For ‘Pulling Walls’, her first UK solo show, LA- and London-based artist Mitra Saboury has delved into the heart of the British post-industrial landscape. The exhibition is the result of her two-week residency at Grand Union last July and demonstrates her understanding of the surrounding area of Digbeth, formerly the industrial heart of Birmingham, now host to much of the city’s artistic activity. But rather than providing a history lesson, Saboury plays with our perception of space and place, resulting in absurd, visceral and often disgusting displays.
Acting as a prologue, the film installation Cavities (2015) showcases the work produced while the artist was in residence. In a neatly intimate act, Cavities sets four short films into gaps within a brick wall, forcing the viewer to stoop down and peer inside, re-creating the sort of urban curiosity that Saboury demonstrates throughout her work. Cavities is dryly humorous: in one instance, the artist washes herself and brushes her teeth in a puddle, the simple leap of logic creating an absurd juxtaposition.
In the main gallery space, the rest of the exhibition unfolds as though a single installation. Push On (2016) serves to contain the exhibition, with Saboury coating the gallery windows in a viscous layer of silicone, appearing like smeared Vaseline on the glass. This gesture transforms the experience of the show into something that feels almost illicit, the semi-permeable layer of silicone allowing light to pass through, but keeping the viewer hidden from external onlookers. In the corners of the room are four identical film installations with television stands and chairs coated in thick, rough layers of concrete. The concrete implies a degree of longevity but, as this summer’s notable demolition of Birmingham’s iconic, brutalist Central Library attests, permanence is always illusory. Saboury’s work addresses Birmingham’s troubled relationship with concrete: heavily bombed during World War II, much civic infrastructure was rebuilt using the material, but the recent destruction of the Central Library as well as the original Bull Ring centre (the UK’s first indoor, city-centre shopping centre, which opened in 1964), reflect the contemporary city’s discomfort with this self-image.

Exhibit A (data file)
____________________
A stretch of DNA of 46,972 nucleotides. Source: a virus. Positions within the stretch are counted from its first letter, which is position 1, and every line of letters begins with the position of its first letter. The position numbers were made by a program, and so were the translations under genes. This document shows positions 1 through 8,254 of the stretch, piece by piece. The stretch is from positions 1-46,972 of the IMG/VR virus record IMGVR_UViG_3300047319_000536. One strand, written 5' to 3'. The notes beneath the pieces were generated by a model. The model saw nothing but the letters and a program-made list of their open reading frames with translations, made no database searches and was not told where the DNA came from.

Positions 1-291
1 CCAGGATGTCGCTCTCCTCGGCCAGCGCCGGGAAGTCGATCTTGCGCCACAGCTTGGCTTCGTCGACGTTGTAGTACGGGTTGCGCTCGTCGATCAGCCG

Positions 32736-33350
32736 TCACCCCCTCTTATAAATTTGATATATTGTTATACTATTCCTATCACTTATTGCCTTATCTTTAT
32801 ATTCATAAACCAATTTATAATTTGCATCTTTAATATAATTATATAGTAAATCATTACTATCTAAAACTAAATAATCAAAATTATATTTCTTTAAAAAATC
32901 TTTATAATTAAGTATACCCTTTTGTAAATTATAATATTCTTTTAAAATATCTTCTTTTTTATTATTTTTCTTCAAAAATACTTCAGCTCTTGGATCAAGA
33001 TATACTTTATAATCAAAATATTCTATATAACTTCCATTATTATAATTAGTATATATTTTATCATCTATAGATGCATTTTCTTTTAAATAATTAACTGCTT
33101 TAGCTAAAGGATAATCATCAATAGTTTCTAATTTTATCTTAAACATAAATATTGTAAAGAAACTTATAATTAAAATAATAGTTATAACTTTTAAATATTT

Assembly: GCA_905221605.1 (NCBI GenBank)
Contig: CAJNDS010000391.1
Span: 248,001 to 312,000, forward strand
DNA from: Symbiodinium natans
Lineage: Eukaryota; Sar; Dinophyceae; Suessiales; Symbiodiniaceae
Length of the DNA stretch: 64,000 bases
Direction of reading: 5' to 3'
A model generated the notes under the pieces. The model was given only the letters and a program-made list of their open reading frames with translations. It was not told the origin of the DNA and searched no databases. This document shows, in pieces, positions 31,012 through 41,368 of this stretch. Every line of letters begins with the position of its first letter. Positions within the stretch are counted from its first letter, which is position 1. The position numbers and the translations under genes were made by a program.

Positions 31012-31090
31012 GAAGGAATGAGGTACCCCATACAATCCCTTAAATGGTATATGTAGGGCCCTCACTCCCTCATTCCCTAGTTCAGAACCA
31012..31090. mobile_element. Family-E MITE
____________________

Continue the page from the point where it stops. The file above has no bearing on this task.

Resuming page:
Saboury’s films play like bizarre jokes: in Hag (2016), the camera is focused on a hole in a brick wall, which the artist proceeds to fist, but not before coating the rim with lipstick. Clocking in at one minute and 35 seconds, Hag comes off as a quick and dirty one-liner: a laugh at the unexpected anthropomorphization of this seemingly innocuous structure. The built environment similarly comes to life in Blister (2016), in which Saboury squeezes and presses various surfaces – from holes in walls to loose layers of cladding – releasing oozing substances resembling pus or blood, giving life to the image of urban decay.
More of Saboury’s work is shown in a radically different context in a second, off-site display. In the cavernous atrium of the multi-purpose venue Millennium Point, a selection of her films are displayed on non-descript monitors, occasionally taking their turn centre-stage on the huge suspended screen that dominates the room. Unfortunately the scale of the space leaves the work stranded – added to which, there is no schedule for the films on the main screen, which may frustrate those who have visited specifically to see them. By scaling up in terms of space and audience, Saboury finds herself in a much more restrictive environment and, until she is able to claim authority over such
a venue, her work will function more powerfully when exhibited in the gallery.
Main image: Mitra Saboury, cavities, 2015, film still.